Hillsboro Highlights Growth, Relationships with New Look | AIN Story
This article first appeared in the Heli-Expo edition of AIN on March 6, 2019. Story by Kerry Lynch. Read the digital edition here.
Hillsboro Highlights Growth, Relationships with New Look
Over the past three years, aviation services company Hillsboro Aviation (Booth C4628) has opened its new corporate headquarters and hangar, added a half-dozen turbine aircraft to its contract flying fleet, and now is wrapping up a rebranding initiative that highlights its continued growth.
The rebranding is providing an opportunity to showcase a company that began in 1980 with a single helicopter and has grown into to a global business with more than 90 employees and varied operations that range from contract operations to aircraft sales, services, parts, charter, and management. A culmination of a few years, the rebranding includes an interactive updated website with “relationship-centric” customer portals. The bulk of the rebranding is complete but a new look is still in the future for its Heli-Expo booth.
The rebranding also enables Hillsboro to spread the message that as the company approaches its 40thanniversary, it is continuing to invest and expand in core businesses, said Rekha Lyons, director of marketing and communications.
This message is particularly important because four years ago, Hillsboro had sold its flight school. Acquired by Renovus Capital Partners and Graycliff Partners, the flight school had become a major piece of Hillsboro’s operation, expanding into a business that involved 74 aircraft and six simulators. Training students from more than 75 countries, the school had become a key part of Hillsboro’s identity and remained a part of it for a few years after the sale.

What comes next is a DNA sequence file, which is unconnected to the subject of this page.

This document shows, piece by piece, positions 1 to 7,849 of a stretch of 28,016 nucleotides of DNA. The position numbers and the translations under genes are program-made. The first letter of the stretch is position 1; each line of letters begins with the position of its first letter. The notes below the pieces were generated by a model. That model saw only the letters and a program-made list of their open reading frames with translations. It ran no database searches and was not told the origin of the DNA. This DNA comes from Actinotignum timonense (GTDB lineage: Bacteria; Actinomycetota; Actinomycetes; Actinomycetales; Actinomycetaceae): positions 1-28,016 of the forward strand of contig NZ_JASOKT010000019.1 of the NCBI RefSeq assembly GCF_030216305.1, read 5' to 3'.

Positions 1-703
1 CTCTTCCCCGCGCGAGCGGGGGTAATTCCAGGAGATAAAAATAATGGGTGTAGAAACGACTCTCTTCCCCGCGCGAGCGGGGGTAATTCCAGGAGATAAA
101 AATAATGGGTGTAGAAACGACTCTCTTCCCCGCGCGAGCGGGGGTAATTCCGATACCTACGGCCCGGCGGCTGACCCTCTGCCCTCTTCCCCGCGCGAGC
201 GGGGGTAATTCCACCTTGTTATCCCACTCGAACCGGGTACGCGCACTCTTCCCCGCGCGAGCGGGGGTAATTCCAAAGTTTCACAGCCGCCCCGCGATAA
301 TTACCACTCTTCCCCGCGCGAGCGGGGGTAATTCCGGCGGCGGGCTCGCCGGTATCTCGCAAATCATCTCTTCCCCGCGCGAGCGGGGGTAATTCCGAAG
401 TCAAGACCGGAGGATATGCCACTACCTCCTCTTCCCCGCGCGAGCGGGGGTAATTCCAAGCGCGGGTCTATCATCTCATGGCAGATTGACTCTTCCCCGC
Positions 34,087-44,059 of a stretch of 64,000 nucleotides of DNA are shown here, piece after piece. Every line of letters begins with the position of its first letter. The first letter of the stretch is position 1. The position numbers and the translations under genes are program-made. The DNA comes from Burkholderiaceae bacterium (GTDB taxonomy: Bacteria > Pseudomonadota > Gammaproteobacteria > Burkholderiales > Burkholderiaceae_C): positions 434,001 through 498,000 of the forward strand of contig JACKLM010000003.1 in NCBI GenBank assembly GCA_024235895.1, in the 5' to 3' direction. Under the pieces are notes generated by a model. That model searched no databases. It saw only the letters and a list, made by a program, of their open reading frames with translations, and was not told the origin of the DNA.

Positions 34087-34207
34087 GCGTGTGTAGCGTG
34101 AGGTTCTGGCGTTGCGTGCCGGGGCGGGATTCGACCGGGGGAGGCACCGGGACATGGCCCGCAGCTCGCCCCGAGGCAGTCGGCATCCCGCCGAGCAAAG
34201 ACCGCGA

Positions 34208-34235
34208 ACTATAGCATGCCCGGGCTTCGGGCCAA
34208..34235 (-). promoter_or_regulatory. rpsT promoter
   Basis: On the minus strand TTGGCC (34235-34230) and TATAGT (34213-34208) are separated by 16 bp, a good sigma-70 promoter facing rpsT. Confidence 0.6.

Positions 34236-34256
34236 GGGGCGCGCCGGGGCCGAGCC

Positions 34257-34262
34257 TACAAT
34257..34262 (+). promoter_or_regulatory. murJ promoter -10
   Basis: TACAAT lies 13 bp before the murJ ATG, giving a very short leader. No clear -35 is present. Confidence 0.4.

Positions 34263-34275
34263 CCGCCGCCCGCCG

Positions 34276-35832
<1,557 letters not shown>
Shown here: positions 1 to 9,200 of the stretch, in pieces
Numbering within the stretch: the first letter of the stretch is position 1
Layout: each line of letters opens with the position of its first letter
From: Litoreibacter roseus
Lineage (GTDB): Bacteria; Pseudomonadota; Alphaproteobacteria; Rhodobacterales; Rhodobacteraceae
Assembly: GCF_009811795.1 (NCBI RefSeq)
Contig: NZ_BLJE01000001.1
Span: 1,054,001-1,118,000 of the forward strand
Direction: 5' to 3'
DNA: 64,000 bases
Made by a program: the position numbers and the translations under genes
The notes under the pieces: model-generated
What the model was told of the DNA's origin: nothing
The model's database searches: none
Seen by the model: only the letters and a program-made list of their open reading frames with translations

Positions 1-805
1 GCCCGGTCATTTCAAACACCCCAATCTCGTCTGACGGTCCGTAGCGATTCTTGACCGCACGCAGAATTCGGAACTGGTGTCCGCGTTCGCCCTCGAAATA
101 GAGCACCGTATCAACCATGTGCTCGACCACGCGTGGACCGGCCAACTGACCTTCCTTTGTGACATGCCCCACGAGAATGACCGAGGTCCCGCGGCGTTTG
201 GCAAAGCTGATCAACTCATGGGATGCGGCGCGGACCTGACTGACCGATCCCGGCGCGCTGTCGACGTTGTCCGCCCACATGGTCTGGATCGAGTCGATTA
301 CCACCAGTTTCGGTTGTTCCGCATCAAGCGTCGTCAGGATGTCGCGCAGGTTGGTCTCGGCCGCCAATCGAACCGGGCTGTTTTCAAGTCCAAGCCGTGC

“We realized when we sold the school, we had been known internationally as a flight school and we want to make sure people know we are still growing,” she said.
By the time of the sale, Hillsboro had grown to 16 profit centers, added Max Lyons, owner and president of the company. With its sale, Hillsboro subsequently turned its attention to investment in its remaining business. This resulted in the 2016 opening of its state-of-the-art 51,000-sq-ft facility that represented an $8.5 million investment. Hillsboro also has added four [corrected for accuracy] turbine helicopters – two Bell 205A-1++ and two [corrected for accuracy] H125s (AS350 3Be) -- to its fleet over the past 30 months, along with a Beechcraft King Air.
The additions brought its fleet to 14 turbine aircraft that provide support for firefighting, search and rescue, natural resources, aerial survey, construction, and numerous other activities.
This investment has come with cautious optimism, Lyons said. Noting the economic uncertainties that the helicopter community has weathered over the past decade, he said Hillsboro also faced challenges – including the cancellations in $50 million in aircraft orders. But at the same time, Hillsboro also was able to stay profitable as its different businesses provided balance. Its parts business, for instance, has grown exponentially in some years and is still growing.
Its contract flying in support of firefighting has remained solid business for Hillsboro. In fact, it has become so demanding that a season once that ran six to seven months is stretching to nine months – and that is presenting logistical challenges and requiring additional support.
Also, Lyons said he is beginning to see improvement in the aircraft sales side, particularly for light helicopters.
“Building a company like this you have optimism and confidence,” he said. “I don’t have specific levels of confidence in the global economy… what I am confident in our ability to navigate through it.”
One of the keys, stresses Lyons and Hillsboro VP and COO Ryan McCartney, is that the Hillsboro team focuses on personal relations in an industry that has become focused more on operational and transactional relationships. McCartney said Hillsboro took this approach in designing a facility with green technology and would attract a variety of customers. The facility incorporates Pacific Northwest detail including Douglas fir accents, a fireplace, and local artwork.
But that same approach extends to the workforce, McCartney added, noting that the facility has an “exceptionally large” number of long-time employees. Retention is particularly important when competition for new hires intensifies.
As for the future, Lyons said the company is eyeing development of nearby property for warehouse space, and McCartney added that additional hangar space may be a possibility. "Even though we’ve only been in this building for three years, we’re already starting to outgrow it," he added.